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Opening up a world of education

Children love to learn. If they are denied access to knowledge, we also deny them the opportunity to change their lives for the better.


GHATA II: Bringing Education to Informal Tented Settlements

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In 2012, AUB’s Center for Civic Engagement and Community Service (CCECS) designed the Ghata (meaning “Cover” in Arabic) structure, to serve as a temporary shelter that ensures humane and decent living conditions during acute weather changes and over protracted stay. On February

In 2012, AUB’s Center for Civic Engagement and Community Service (CCECS) designed the Ghata (meaning “Cover” in Arabic) structure, to serve as a temporary shelter that ensures humane and decent living conditions during acute weather changes and over protracted stay. On February 15, 2014, the Lebanese Ministry of Social Affairs issued a formal approval to use the Ghata model for educational purposes. Accordingly, CCECS collaborated with the AUB departments of Education, Landscape Design and Ecosystem Management, Engineering and Architecture, and Nutrition – in partnership with the Lebanese Ministry of Social Affairs and the local NGO Kayany Foundation – to initiate the project entitled ‘’GHATA: Bringing Education to Informal Tented Settlements’’.

The guiding principle of the project is to contextualize Ghata classrooms along with educational, nutritional, and psychosocial programs within the informal refugees’ landscape, and to empower Syrian teachers to lead the educational process. Ghata schools provide quality NFE programs that address some of the key challenges refugee children face in accessing educational opportunities:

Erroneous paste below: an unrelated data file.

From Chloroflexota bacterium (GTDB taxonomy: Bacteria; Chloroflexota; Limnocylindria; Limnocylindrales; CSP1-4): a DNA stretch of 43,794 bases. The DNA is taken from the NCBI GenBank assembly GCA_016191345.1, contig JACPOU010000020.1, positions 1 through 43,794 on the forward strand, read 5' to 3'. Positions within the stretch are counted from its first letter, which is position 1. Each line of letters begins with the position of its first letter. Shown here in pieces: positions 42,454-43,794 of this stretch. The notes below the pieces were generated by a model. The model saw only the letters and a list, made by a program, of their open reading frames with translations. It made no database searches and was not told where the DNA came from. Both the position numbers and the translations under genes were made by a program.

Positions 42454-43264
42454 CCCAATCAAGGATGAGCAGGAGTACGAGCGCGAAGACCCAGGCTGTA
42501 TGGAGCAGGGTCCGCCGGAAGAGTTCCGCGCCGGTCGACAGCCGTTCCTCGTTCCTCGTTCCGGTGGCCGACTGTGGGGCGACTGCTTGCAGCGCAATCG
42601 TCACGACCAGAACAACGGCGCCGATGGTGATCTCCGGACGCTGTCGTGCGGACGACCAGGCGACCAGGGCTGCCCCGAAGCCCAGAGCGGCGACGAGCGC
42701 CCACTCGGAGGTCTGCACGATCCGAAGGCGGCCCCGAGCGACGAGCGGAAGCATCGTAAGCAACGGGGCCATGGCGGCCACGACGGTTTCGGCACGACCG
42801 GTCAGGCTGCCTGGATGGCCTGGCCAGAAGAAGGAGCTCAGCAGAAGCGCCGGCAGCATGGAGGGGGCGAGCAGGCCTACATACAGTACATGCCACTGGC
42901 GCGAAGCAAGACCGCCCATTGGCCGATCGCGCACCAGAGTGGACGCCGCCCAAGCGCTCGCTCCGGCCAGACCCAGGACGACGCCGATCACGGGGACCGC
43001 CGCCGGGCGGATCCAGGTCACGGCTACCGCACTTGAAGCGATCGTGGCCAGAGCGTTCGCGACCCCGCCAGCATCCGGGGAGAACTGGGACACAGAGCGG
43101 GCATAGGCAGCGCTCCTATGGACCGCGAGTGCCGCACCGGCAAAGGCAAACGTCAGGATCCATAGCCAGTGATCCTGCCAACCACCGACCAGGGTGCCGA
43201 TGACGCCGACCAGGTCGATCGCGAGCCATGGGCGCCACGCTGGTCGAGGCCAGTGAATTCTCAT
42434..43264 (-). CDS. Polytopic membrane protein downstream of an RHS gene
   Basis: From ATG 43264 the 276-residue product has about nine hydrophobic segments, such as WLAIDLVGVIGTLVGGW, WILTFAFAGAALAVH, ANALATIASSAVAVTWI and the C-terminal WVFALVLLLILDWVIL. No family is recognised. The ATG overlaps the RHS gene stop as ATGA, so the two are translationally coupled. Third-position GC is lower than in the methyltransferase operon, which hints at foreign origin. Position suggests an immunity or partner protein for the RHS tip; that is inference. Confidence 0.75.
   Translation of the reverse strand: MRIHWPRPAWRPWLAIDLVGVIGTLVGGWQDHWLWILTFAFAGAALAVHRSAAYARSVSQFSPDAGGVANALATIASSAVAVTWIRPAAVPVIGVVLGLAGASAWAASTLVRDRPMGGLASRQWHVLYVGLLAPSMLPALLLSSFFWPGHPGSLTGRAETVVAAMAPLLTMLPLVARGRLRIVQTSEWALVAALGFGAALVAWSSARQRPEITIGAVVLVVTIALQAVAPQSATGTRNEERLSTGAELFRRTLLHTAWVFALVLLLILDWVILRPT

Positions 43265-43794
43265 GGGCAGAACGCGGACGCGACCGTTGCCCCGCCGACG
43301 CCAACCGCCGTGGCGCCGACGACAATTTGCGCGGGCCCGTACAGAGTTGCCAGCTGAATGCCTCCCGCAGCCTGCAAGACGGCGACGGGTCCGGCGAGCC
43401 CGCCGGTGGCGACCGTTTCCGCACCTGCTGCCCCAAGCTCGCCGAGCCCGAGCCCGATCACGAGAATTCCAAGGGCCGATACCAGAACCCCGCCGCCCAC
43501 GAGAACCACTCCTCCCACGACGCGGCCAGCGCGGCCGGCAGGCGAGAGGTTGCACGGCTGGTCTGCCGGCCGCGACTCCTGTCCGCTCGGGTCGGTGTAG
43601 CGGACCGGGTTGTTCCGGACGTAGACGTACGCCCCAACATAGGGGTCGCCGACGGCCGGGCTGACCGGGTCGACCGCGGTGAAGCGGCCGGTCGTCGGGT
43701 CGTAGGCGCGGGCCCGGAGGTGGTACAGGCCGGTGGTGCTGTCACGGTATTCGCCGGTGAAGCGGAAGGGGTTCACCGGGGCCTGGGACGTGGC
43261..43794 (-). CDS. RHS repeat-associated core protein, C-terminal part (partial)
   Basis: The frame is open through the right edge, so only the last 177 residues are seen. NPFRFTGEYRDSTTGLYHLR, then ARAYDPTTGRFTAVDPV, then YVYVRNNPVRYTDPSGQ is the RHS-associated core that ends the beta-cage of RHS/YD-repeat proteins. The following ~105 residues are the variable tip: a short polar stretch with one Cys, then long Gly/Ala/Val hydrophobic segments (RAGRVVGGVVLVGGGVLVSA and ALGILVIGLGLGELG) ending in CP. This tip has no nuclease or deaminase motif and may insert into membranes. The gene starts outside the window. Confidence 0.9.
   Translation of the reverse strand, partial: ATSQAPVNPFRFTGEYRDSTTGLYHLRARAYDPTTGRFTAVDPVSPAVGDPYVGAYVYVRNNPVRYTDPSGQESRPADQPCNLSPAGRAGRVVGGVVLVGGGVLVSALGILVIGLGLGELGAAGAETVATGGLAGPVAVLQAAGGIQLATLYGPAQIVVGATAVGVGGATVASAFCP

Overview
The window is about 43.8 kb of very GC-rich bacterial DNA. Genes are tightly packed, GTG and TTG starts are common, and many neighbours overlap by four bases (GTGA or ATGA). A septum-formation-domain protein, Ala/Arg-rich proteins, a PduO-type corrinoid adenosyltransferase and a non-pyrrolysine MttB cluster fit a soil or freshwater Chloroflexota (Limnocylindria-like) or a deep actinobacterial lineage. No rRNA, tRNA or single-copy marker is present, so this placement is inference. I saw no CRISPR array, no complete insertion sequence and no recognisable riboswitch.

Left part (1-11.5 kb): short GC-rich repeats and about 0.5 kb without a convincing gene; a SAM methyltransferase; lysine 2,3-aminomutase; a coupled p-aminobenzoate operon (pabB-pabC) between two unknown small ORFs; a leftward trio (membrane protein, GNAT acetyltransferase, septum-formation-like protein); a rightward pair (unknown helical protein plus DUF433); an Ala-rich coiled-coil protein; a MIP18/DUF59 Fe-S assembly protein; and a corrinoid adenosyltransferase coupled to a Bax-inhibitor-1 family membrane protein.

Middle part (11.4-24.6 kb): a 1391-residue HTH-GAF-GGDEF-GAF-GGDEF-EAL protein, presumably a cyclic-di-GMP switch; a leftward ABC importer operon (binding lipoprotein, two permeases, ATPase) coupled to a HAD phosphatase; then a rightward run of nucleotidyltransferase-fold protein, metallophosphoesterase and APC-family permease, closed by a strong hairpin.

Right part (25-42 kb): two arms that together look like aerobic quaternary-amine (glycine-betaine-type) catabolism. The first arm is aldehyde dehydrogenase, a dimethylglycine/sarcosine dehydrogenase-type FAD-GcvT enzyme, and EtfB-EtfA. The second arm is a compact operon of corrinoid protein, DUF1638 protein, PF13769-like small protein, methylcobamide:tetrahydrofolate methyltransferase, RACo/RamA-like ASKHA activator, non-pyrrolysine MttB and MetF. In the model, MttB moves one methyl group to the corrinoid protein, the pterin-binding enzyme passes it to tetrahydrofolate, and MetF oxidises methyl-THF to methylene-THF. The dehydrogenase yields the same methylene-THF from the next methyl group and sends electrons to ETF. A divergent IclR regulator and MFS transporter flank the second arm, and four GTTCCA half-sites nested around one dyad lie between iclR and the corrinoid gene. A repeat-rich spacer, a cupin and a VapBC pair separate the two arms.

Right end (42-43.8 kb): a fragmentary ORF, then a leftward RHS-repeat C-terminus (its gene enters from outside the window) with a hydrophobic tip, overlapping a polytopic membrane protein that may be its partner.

• Delivery of the Lebanese curriculum in English and Arabic language;

• Close proximity of schools campuses to informal tented settlements in order to keep attendance rates high;

• Structural design specifications that ensure child-friendly spaces necessary for child protection and conducive to creating quality learning environments.

The Ghata project is also innovative in its contextualization of the intervention emphasizing an assets-based approach and building sustainable and strategic partnerships with local stakeholders and communities to meet their needs. The Ghata schools are a successful model for high-quality regulated NFE education program in the context of the Government’s RACE strategy. This is evidenced by the schools’ retention rate of 61% and students’ average academic performance of 89.25% in June 2017 final exams, as reported in ROTA intervention phase 1 annual report in June 2017, ROTA intervention phase 1.

In keeping with its commitment to increase access to education for Syrian refugee children and after receiving visits from the Ministry of Education and Higher Education and being ensured of the quality of education that the children are receiving, the ROTA-AUB Kayany Ghata schools in Majdal Anjar and Saadnayel received official accreditation. This is a significant achievement and first to be granted to an NGO providing Syrian refugee children with free and secular education. Students graduating from Ghata schools will now receive certificates that are officially recognized and accredited by MEHE and by the Ministry of Exterior, enabling them to pursue further education either in Lebanon or upon their return to Syria.

The objective of the Ghata project phase 2 aims to increase and provide access to non-formal education in the contextualized built environment with additional support of child protection services, nutritional assistance, and technology and innovation skills for Syrian refugee children to improve educational outcomes and facilitate their eventual integration back into formal education, while building capacity of Syrian refugee teachers and parents to lead the educational process. By creating safe and child-friendly learning environments and empowering Syrian teachers to deliver quality education, non-formal education is transformed to a new level. The need to increase and provide access to NFE with additional support of integrating Child Protection Services, Nutrition, and Innovation and Technology programs in the existing in non-formal education systems are detailed below:

Increasing and Providing Access to Non-Formal Education:

Education is a fundamental human right and serves as the bedrock for societal development.